The event not only provides an opportunity to learn more about the non-profit but guests will enjoy mingling at an open bar, perusing a photography exhibit, dancing to DJ Chroma and nibbling on African food catered by renowned Brooklyn restaurant Madiba. Purchase tickets (starting at $120 in advance, $150 after 1 December 2008) from NYCharities.org.
If you can't make it and want to do your part to improve the lives of African children, there are a couple other easy ways you can help.
Help Goods for Good find those tons and tons (literally!) of goods that are going to waste by asking your boss, your friends, bosses and your friends' friends' bosses if they have extra stuff like communications materials laying around. Goods for Good is looking for bulk excess clothing, school supplies, personal hygiene products, etc. to donate to orphans in Malawi who are without these basic necessities. See the Goods for Good website for more info.
And, of course, there's nothing like a cash donation to help ship goods to children who have no one to provide for them. A little goes a long way—for example $25 ships 1,300 pens to Malawi! Visit NYCharities.org to contribute.
The NY Times has created a fairly compelling slide show that aimes to capture the true magic of the Obama campaign. If you're into great photography and politics, then definitely worth checking out [HERE]
This is just plain brilliant - reinventing the baby scrap book idea from a web 2.0 POV. When my little guy comes along - definitely using this. Check it out [here]. Interesting question - what other old concepts can be brought to life through a social networking philosophy?
Mississippi is the fattest state in the Union, with 30.1% of Mississippians being obese. That’s almost one in every three inhabitants. Not that the Magnolia State (in red on this map) should be singled out for its massiveness. It is surrounded by four of the eight other fattest US states (in brown on this map): Tennessee (29.0%), Arkansas (29.3%), Louisiana (29.5%) and Alabama (30.1%). Being overweight clearly is a Southern thing...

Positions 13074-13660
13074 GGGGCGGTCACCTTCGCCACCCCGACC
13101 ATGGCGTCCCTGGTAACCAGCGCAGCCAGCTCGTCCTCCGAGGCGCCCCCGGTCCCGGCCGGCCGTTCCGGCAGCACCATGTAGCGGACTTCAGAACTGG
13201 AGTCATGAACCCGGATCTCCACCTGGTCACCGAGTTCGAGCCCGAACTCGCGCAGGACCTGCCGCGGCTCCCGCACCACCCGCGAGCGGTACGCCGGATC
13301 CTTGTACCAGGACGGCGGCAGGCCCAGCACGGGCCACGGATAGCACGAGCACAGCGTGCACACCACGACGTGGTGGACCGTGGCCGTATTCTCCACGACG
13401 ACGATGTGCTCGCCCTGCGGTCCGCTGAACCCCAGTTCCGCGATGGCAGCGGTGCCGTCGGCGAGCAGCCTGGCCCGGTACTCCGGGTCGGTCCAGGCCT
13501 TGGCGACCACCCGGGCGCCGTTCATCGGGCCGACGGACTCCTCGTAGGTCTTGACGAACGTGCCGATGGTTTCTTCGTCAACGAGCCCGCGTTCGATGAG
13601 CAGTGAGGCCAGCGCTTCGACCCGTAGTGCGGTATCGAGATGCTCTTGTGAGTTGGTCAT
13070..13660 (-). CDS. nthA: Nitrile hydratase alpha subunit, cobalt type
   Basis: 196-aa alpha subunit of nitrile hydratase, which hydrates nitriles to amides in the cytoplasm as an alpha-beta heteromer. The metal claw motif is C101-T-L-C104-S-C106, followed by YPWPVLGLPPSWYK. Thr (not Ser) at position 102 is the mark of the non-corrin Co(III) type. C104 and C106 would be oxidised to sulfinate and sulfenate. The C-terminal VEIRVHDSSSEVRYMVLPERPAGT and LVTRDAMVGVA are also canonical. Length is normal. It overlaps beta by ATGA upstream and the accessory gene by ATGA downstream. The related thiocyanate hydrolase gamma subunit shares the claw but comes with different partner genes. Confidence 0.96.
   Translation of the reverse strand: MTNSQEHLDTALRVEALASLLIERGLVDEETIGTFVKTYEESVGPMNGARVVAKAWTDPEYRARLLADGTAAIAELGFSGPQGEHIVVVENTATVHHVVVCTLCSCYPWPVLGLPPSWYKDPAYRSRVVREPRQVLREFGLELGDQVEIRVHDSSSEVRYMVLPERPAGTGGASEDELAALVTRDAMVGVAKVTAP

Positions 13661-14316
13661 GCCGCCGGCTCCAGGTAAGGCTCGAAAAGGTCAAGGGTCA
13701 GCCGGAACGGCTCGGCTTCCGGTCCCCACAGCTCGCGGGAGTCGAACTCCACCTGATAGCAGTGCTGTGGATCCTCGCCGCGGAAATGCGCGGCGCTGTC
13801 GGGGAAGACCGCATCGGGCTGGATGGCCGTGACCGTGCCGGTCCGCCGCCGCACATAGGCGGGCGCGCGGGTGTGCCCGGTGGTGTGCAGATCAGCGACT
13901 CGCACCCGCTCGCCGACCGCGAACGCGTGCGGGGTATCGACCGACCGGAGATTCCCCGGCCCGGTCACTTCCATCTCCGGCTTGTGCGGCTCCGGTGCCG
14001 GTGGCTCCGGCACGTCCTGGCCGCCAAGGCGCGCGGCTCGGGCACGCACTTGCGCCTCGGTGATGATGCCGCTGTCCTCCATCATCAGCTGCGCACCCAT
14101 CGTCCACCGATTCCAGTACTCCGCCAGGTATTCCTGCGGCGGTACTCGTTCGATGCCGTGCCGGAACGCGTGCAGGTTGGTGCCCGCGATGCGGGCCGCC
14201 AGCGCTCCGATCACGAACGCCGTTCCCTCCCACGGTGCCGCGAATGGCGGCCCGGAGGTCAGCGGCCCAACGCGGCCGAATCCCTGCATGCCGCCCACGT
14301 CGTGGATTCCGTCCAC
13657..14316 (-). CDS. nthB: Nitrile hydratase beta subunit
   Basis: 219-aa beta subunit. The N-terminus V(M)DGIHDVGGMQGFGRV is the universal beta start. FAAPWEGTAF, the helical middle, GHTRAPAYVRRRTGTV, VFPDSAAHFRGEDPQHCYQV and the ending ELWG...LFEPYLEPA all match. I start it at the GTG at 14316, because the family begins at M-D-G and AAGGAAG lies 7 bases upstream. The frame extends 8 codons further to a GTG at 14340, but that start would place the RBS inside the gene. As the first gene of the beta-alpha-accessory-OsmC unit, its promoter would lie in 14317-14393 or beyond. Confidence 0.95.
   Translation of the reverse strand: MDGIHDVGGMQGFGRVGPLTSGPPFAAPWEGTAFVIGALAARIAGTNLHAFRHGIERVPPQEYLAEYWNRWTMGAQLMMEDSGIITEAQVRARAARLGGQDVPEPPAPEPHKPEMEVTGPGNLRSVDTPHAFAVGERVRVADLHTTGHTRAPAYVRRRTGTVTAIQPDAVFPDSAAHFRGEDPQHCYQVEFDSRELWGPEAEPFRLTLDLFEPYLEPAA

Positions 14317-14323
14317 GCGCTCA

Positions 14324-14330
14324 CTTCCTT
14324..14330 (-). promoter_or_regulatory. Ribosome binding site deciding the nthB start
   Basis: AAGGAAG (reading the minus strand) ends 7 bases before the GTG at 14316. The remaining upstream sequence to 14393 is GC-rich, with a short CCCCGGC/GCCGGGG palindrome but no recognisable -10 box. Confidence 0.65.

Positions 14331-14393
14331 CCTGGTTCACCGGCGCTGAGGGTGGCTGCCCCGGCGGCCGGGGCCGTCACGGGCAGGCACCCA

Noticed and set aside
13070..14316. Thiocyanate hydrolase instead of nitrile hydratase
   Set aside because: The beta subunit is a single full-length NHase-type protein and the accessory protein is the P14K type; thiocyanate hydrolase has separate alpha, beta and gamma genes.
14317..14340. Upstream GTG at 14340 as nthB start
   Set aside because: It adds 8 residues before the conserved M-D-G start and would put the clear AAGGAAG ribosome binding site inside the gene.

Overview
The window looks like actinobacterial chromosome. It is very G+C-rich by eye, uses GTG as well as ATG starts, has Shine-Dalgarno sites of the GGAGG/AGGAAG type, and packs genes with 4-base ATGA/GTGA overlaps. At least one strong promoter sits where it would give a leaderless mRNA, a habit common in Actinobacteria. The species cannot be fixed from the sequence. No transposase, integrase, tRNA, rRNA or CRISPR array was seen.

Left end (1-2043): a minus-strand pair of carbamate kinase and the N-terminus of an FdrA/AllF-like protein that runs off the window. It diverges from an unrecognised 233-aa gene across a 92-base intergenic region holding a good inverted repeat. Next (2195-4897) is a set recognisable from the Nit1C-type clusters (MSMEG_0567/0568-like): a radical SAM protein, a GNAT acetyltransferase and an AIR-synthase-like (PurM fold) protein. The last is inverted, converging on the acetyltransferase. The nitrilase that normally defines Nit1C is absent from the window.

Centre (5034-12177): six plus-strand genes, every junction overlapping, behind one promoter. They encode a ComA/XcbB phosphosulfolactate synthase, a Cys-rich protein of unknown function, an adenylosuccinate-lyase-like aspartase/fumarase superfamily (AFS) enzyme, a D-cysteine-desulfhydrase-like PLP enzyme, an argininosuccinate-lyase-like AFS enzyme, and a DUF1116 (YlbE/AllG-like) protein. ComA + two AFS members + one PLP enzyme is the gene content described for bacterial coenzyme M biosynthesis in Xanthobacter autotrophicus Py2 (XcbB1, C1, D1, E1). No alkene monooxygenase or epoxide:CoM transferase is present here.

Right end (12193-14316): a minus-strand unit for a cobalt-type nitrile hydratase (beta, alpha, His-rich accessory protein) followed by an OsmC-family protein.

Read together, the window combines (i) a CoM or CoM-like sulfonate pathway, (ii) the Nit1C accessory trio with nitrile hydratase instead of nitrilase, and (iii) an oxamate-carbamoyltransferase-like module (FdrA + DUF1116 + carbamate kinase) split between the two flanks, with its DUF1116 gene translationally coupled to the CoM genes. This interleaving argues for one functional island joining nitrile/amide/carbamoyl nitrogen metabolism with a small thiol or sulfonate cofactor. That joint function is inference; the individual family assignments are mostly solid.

A brilliant and hilarious video from The Flight of The Conchords that I sent to a number of my friends, posted it on Facebook and the like...Why? Well, frankly, because it's pretty damn funny. There are exactly one hundred million billion new viral marketing campaigns seeded every 10 minutes - the vast majority are completely dire and destined to fail. So what separates success from failure? Well, the best appear to exhibit similar patterns and by using these patterns in your own campaigns you could be on your way to a free buffet and a drunken snog at next Summer’s Revolution Awards. Check out a great list of viral video patterns [here]
Best of breed web services and products - whether its a website that you upload your photos to, or a social network that you connect with your friends and co-workers - have one thing in common.
They're "always in beta."
"Always in beta" is a concept that software developers know well. Engineers and developers who truly love their product are obsessed with making it better, which really means, making it more useful for others. They never stop improving it.
One of the challenges of developing web based services for brands and large companies, is that the "always in beta" mentality doesn't exist. And because of this, it's hard for a company or brand to compete with internet start ups.
For me, one of the best examples of the always in beta mentality is Tripit.com. In my opinion it's by far the best travel service on the internet.
At least twice a month Tripit adds new features and makes adjustments to their software to increase its productivity.
The added cost to the user for all this new development?
Can a brand or a hospitality company create a service as good as Tripit?
I don't think this is an "official" video from Radiohead...however, from what I hear, it was created by Stefan Ringelschwandtner (who evidently is an art student at the Offenbach Design Academy. If anyone knows if this is, in fact, the case, please let me know. Regardless, some great visual effects using water and add to that, a terrific song.
I recently gave this one a shot after hearing about it from several people at Next Media. Moo.com allows you to print your own business cards, pick any image on the back, and ship them to you in a few days. Simple, affordable, brilliant...looks like they are going to be launching full size business cards soon.
I've always admired to team over at Helios Design Labs...they are in such high demand that I never can get them to work on our stuff...here's another classic Helios piece they did for Research In Motion.